Scientific Articles on PubMed

The PTPN22 gene is associated with various autoimmune diseases and disorders. Several scientific articles related to this gene can be found on PubMed, a database of biomedical literature. These articles provide valuable information on the genetic changes and functional variants of the PTPN22 gene and their association with different diseases and conditions.

1. Autoimmune diseases:

  • Rheumatoid arthritis
  • Type 1 diabetes
  • Systemic lupus erythematosus
  • Hashimoto’s thyroiditis
  • Graves’ disease
  • Graves’ ophthalmopathy
  • Juvenile idiopathic arthritis

These articles discuss the role of PTPN22 gene variants in the development and progression of these autoimmune diseases. They explore the impact of genetic changes on the immune system and identify potential targets for personalized treatments.

2. Other diseases:

  • Alopecia areata
  • Generalized vitiligo
  • Inflammatory bowel disease
  • Inclusion body myopathy

These articles investigate the association between PTPN22 gene variants and these diseases, providing insights into the underlying mechanisms and potential therapeutic strategies.

3. PTPN22 gene testing:

  • Diagnostic tests
  • Genetic screening

These articles discuss the use of PTPN22 gene testing as a diagnostic tool for identifying individuals at increased risk for autoimmune disorders. They provide information on the different testing methods and their applications in clinical practice.

4. References and resources:

  • OMIM (Online Mendelian Inheritance in Man) catalog
  • PubMed resources
  • Genetic databases

These articles provide references to additional scientific literature and resources for further exploration of the PTPN22 gene and its associated diseases. They highlight the importance of interdisciplinary collaboration and the need for integrated approaches in studying complex genetic disorders.

In conclusion, scientific articles on PubMed have significantly contributed to our understanding of the PTPN22 gene and its role in autoimmune diseases and related disorders. These articles provide valuable insights into the genetic and functional changes associated with the PTPN22 gene and offer potential avenues for therapeutic interventions.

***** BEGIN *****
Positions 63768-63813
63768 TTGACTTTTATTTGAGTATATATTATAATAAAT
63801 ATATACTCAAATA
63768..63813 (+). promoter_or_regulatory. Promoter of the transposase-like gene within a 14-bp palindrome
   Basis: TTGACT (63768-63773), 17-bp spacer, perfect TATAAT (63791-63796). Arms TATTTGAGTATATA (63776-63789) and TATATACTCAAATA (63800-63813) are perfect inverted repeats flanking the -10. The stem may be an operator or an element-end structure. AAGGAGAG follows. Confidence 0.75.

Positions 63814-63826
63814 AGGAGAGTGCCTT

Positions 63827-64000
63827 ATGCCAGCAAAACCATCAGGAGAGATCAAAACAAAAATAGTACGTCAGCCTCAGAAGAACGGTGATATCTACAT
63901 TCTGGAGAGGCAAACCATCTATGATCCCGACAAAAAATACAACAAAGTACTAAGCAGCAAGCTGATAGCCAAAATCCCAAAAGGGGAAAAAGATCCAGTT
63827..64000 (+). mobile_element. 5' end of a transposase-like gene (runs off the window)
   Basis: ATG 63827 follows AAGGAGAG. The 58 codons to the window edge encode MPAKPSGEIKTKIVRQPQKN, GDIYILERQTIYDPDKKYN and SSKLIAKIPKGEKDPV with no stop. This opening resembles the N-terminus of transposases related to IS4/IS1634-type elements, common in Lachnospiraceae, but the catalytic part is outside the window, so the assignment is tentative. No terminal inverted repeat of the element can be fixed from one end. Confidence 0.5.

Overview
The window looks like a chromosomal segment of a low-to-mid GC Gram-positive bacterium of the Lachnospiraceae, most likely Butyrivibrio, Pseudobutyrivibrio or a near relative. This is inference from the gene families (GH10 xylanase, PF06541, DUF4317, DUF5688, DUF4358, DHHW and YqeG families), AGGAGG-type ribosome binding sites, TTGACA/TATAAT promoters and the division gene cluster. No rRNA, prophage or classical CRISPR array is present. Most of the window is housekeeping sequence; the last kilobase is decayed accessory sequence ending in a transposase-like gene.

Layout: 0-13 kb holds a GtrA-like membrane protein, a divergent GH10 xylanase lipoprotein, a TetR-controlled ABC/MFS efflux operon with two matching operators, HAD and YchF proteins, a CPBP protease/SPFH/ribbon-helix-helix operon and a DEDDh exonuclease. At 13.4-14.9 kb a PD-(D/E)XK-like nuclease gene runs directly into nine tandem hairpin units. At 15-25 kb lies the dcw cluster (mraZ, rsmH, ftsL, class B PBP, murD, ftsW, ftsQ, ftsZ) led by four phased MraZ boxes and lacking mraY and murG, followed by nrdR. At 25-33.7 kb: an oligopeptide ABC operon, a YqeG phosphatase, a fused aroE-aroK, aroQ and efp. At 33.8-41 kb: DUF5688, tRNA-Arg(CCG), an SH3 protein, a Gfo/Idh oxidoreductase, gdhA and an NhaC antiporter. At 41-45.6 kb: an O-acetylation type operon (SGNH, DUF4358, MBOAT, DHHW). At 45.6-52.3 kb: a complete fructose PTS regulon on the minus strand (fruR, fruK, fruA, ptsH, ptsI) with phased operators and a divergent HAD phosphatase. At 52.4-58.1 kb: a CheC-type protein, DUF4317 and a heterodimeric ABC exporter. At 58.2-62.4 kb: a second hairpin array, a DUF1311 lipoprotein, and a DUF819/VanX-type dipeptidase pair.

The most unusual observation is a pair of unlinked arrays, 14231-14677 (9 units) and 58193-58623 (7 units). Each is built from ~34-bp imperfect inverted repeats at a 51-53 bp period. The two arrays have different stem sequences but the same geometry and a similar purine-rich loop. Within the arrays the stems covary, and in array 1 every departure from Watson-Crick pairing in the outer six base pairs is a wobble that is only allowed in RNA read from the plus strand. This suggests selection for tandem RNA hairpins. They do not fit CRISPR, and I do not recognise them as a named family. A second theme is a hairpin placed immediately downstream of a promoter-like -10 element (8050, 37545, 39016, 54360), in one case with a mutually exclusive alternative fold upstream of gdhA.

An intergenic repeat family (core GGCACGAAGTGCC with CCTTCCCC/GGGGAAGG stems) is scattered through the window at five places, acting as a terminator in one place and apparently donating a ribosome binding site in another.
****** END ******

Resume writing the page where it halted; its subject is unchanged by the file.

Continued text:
Catalog of Genes and Diseases from OMIM

The PTPN22 gene, also known as protein tyrosine phosphatase non-receptor type 22, is associated with various autoimmune diseases. These diseases include:

  • Rheumatoid arthritis
  • Systemic lupus erythematosus
  • Type 1 diabetes
  • Hashimoto’s thyroiditis
  • Addison’s disease
  • Alopecia areata
  • Graves’ disease
  • Vitiligo
  • Juvenile idiopathic arthritis
  • Scleroderma
  • Other inflammatory conditions

The PTPN22 gene plays a role in regulating the immune system and preventing it from attacking healthy cells. Genetic changes in this gene, such as a specific variant called rs2476601, have been found to be associated with an increased risk of developing these autoimmune diseases.

OMIM, a catalog of human genes and genetic disorders, provides information on the PTPN22 gene and its association with these diseases. It offers resources such as scientific articles, additional testing recommendations, and references to other related genes and conditions. Information on OMIM can be accessed through its website or by searching for specific gene names or diseases on PubMed, a database of health and scientific articles.

For example, a search for “PTPN22 gene” on PubMed yields several articles discussing the role of this gene in autoimmune diseases. One study by Zhang et al. (2011) found that the rs2476601 variant of the PTPN22 gene is associated with an increased risk of developing rheumatoid arthritis and systemic lupus erythematosus. Another study by Simsek and Aksu (2019) investigated the functional changes in the PTPN22 gene associated with vitiligo and reported significant alterations in tyrosine phosphorylation.

In summary, the PTPN22 gene is associated with a variety of autoimmune diseases, and OMIM provides a catalog of genes and diseases, along with resources for additional testing and information. PubMed offers scientific articles and references to further explore the role of the PTPN22 gene in autoimmune conditions.

Gene and Variant Databases